It is important to know what is turmeric composed of as that is what makes it unique.
When we started looking for information there was not much written in simple words.
Either there was little information or in very complicated language.
Somehow we managed to distill some key points regarding this amazing herb here.
Table of Contents
History for Turmeric
The exact origin of turmeric is not known but it is believed to be native to Southern India and Indonesia.
In these parts of the world, turmeric has been used for thousands of years and has become an integral part of their food and traditional medicine.
Turmeric has a special place in Indian tradition and worship too. It is used to worship Sun God. It is also worn by people as a part of the purification process.
The usage of turmeric in India is very very old and its usage is documented in various forms.
It was used a beauty aid, spice, and medicine – an all in one herb with amazing properties. It is thus not surprising that turmeric has such a place in ancient Indian medical science – Ayurveda.
Turmeric has not only been used by Indians, but it was also used by Buddhists monks which traveled to various parts of the world to die their robes.
There are also evidences that turmeric was used as a part of Chinese medicine around 1,000 years ago.
Turmeric was not part of the western world till recently.
There have been only a few pieces of evidence stating its usage and importance in Europe. One of the key mentions about turmeric in western civilization was by Marco Polo (1280) – he says that he found a plant which has all qualities of saffron but is a root.
While turmeric has always been an important part of Ayurvedic system, western herbalist did not recognize its benefits till the late 20th century.
But by the mid 20th century, turmeric started gaining popularity in the western world too. Today there are numerous research studies and experiments done to identify its benefits.
Big pharma companies want to understand its unique composition so that they can make drugs on the same lines or use turmeric in some way.
Another industry which is using (or in many cases misusing) the name of turmeric is beauty products. It is not tough to find beauty creams and face wash mentioning that they have turmeric properties in it etc.
Thus in a nutshell from a herb only known to a small part of the world to one of the most sought after spice today, turmeric has come a long way.
Note: There is a lot of chemistry and related terms here, so just bear with me.
Introduction to Turmeric
Turmeric is one of the species of genus Curcuma and botanically called Curcuma longa Linn. The genus comprises of “stemless” herbs with tuberous root stocks. These tubes are long and stalk-like.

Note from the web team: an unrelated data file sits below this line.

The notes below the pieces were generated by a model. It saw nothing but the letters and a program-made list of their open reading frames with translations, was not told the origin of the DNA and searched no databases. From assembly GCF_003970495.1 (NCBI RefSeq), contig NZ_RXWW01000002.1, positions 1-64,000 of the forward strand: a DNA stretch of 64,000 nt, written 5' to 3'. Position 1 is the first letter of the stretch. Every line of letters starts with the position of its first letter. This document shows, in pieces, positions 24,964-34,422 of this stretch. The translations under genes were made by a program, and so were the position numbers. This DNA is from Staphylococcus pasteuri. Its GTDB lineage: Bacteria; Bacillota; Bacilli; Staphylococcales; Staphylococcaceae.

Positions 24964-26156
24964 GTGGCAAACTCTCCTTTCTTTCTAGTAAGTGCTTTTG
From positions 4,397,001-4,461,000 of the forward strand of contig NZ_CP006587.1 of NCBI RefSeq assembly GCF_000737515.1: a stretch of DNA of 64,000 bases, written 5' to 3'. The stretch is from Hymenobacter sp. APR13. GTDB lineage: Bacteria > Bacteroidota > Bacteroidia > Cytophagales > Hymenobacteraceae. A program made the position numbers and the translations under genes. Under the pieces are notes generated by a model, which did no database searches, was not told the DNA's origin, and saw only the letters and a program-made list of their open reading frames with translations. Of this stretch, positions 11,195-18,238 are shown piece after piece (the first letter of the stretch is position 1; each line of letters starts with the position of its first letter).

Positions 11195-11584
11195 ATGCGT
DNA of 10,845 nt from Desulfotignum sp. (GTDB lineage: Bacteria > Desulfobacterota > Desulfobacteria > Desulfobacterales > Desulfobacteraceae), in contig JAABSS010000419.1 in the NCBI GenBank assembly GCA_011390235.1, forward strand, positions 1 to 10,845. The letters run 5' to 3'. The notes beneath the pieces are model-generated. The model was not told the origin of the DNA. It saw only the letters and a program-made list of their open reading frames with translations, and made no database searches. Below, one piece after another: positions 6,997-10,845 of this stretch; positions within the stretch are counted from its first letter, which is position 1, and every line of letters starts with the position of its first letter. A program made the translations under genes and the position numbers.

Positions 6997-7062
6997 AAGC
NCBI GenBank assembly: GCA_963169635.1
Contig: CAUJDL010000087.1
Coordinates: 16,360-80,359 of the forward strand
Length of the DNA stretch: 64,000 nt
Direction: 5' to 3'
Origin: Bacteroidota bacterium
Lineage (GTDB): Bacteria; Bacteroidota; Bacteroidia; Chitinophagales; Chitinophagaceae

Out of total thirty-five species present, turmeric or halad (Curcuma longa ) is the most famous member of genus Curcuma.
The species is native to tropical regions of South East Asia.
The presence of genus Curcuma species varies from region to region, for example, in India on can find up to six of them.
While turmeric is most popular, many other species of genus Curcuma are also known for their health benefits.
Botanical Description of Turmeric
Turmeric is a tall annual herb of South East Asia. It needs lots of rainfall and temperatures between 20 and 30 degrees to grow.
The herb develops a large ovoid rootstock that bears stalkless cylindrical tubers with distinct orange colour from inside.
Turmeric leaves are also large (close to 2 feet!), its blade is slippery, oblong and lance like as it tapers along the base. In fact, The turmeric plant is identifiable by both its characteristic tuberous root and the leaves that extend upward from erect, thick stems arising from the root.
The parts of turmeric plants which are used are – rhizomes and tubers. Rhizomes can be considered as underground stems, these have roots below them and leaves growing above.
The interior of the turmeric root is hard, orange-yellow in colour. When eaten it colours our saliva yellow and has a warm sensation.
Chemical composition of turmeric
The composition of turmeric can vary slightly based on the region it is grown. A typical Indian turmeric has the following composition:
- Moisture – 3.1 %
- Protein – 6.3%
- Fat – 5.1%
- Mineral matter – 3.5%
- Fibre – 2.6%
- Carbohydrates – 69.4%
Key compounds present in Turmeric
The root of the turmeric plant is composed of volatile oil (bitter in taste), starch, gum, calcium chloride, fibre and Cucurmin.
Turmeric rhizome contains 5% phenolic curcuminoids (diarylheptanoids), which gives turmeric the yellow colour. The most significant curcuminoid is curcumin (diferuloymethane).
It is believed that the phenolic character of curcumin is responsible for its anti-oxidant properties.
It also contains up to 5% essential oil including sesquiterpene (e.g. Zingerberene), sesquiterpene alcohols and ketones, and monoterpenes. Turmeric also contains immune stimulating polysaccharides, including acid glucans known as ukonan A, B and C.
Looking for health benefits of turmeric, please read most comprehensive list of turmeric benefits here>